MARVET Trip Fulfills Student’s Dream of Dolphin Interactions

Aug 18, 2017 / Student Blogs

[Student Rachel Hallman gets a kiss from a dolphin]

‘I had to sneak in a picture kissing the dolphin!’

Ever since I was a young girl, I have been infatuated with dolphins. This summer, I was fortunate enough to go on a two-week trip called MARVET in Mexico, where a 20-year-long dream of working with dolphins was fulfilled. During this trip, there were lessons about conservation, pathology, and the anatomy and lifestyles of numerous animals, including pinnipeds, sharks, fish, and my personal favorite—dolphins! There were both American and Mexican veterinarians and PhD instructors who had vast knowledge in so many areas. Seeing medicine in a different country always expands horizons and opens eyes to different ways of practicing medicine.

[Hallman and fellow students at MARVET]

Hallman was part of a cohort of 14 veterinary students attending MARVET, an educational program offering introductory courses in marine animal health and conservation medicine. Hallman noted that “both American and Mexican veterinarians and PhD instructors … had vast knowledge in so many areas.”

My trip started with an interesting journey of taking the public bus alone to my hotel, getting only a little lost, and meeting up with the marvelous group of 14 aspiring veterinary students. The trip started with lectures as a buildup to the unbelievable activities that were done during the rest of the trip. The activities started at Dolphin Discovery, where the first hands-on learning took place. Every student got to go in the water, and interact with the manatees. The trainers showed the students all of the medical positioning, and then the students got to feed the manatees lettuce while the manatees hugged onto all of our legs trying to peer-pressure us to feed them more.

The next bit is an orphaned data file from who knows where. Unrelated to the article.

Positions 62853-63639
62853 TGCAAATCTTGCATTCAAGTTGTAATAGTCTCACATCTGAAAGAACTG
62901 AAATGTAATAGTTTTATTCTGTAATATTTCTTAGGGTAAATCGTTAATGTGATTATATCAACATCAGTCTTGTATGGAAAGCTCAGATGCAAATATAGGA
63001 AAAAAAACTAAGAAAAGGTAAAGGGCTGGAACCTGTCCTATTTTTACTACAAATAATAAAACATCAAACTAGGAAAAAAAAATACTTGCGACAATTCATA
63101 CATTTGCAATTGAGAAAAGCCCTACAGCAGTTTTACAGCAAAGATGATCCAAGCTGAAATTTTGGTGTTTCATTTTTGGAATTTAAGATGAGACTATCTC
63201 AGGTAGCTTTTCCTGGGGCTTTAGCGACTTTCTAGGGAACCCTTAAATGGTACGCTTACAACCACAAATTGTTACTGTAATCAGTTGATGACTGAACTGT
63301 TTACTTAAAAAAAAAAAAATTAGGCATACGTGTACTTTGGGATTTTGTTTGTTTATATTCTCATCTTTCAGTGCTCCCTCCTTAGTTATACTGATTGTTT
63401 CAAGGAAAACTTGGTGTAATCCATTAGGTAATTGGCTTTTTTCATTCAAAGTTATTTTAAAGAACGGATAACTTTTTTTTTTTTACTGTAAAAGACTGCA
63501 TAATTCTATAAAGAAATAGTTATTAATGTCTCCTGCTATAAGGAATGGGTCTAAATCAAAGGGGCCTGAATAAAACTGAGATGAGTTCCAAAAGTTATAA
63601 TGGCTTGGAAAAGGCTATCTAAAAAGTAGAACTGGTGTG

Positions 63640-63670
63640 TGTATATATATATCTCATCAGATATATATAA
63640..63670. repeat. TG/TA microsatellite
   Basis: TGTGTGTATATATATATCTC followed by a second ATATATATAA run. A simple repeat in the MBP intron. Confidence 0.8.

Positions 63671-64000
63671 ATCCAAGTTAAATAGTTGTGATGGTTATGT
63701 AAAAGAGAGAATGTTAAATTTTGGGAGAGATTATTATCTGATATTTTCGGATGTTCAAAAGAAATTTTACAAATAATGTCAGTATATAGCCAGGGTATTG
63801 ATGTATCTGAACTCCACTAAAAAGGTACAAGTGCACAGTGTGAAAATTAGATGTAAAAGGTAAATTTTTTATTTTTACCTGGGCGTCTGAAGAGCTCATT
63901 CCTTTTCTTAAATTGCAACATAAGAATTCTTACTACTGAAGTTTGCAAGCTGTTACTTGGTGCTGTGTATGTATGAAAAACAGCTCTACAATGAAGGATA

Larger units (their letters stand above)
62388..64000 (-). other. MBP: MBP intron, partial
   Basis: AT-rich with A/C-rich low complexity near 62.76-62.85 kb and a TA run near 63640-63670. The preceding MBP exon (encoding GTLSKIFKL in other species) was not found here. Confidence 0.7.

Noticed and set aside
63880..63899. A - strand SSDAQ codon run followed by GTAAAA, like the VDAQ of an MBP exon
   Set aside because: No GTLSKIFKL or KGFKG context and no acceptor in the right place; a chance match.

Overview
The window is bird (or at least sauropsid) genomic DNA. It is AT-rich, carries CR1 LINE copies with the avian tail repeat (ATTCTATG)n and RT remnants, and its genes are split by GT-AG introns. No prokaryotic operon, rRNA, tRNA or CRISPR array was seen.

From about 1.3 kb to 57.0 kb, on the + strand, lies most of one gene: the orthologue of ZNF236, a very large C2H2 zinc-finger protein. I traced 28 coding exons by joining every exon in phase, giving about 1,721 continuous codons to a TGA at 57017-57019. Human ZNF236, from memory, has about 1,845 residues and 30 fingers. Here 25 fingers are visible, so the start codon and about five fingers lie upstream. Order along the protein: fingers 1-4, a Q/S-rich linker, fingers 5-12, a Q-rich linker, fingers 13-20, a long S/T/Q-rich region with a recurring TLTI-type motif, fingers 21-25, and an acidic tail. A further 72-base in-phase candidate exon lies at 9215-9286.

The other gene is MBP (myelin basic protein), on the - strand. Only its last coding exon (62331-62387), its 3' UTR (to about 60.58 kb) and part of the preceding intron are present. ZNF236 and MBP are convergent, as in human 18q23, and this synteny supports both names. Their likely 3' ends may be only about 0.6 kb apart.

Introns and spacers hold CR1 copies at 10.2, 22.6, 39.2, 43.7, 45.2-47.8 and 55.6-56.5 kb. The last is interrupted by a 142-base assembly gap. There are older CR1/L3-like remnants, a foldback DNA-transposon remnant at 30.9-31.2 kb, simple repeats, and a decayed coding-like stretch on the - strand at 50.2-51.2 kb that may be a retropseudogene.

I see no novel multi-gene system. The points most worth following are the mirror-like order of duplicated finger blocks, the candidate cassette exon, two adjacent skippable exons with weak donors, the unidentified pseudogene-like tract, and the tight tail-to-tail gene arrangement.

After that, we observed the trainers working with sea lions, pointing out the important areas to focus on. What followed next brought me to the peak joy of my trip. It was dolphin day! Every student performed a complete physical exam on the dolphins, and practiced taking some samples and learning where the more invasive samples were obtained. Obviously I was an extreme tourist and had to sneak in a picture kissing the dolphin!

Dolphin Discovery is also very focused on community education and helping wild dolphins and other mammals in the ocean when they are unhealthy. They rescued a stranded dolphin, and rehabilitated it for months before the dolphin, Paki, was healthy enough to be released. The MARVET team was fortunate enough to accompany Paki and all the volunteers on the boat for the release. The dolphin was equipped with a tracking device and will be monitored for two months to both track his movements and ensure he is doing well on his own and has found a new pod.

The next section of the adventure took place at Xcaret, an eco-archaeological park, with a plethora of animals. There was a native zoo, where there were interactions with the flamingos leading them around by a bell, interacting with their macaws, and I was even lucky enough to get a kiss from their tapir! Moral of the story: animal kisses are always the best part of any trip.

While at Xcaret, the biannual exams were performed on all their sea turtles, which included drawing blood. There is an art to restraining turtles who weigh several hundred pounds, with the most effective manner for the students being straddling them like a horse. Fish anesthesia and diagnostics were also covered, and students got to sedate, sample, and then wake up a fish.

During the free time, students got to watch the unbelievable show put on at Xcaret, with hundreds of employees participating. There were ancient Mayan games played, incredible dancing, animal involvement, and some great Mexican history and heritage displayed during the show.

Another free day was spent snorkeling with whale sharks, the largest fish in the ocean! The tour guides warned how large they were, but words do not do the whale sharks justice until you swim with them in the middle of the ocean, and realize just how small you are. A few students also chose to go to Tulum to see the Mayan ruins, and the breathtaking views of the water from the cliffs of the ancient village. There was obviously lots of beach time, as the hotel was only a quarter-mile from the beach, and nothing starts your day better than a casual stroll on the beach at sunrise.

Between the aquatic adventures, and all of the tacos, I highly recommend this trip to anyone who has any desire to be active in the marine world, eat some delicious authentic Mexican food, and escape to a stunning beach. The pathology lectures get a little heavy, but it was nothing that the sun, waves, and sand could not help us cope with instantly.

—Rachel Hallman, fourth-year student

Learn more about international veterinary medicine programs.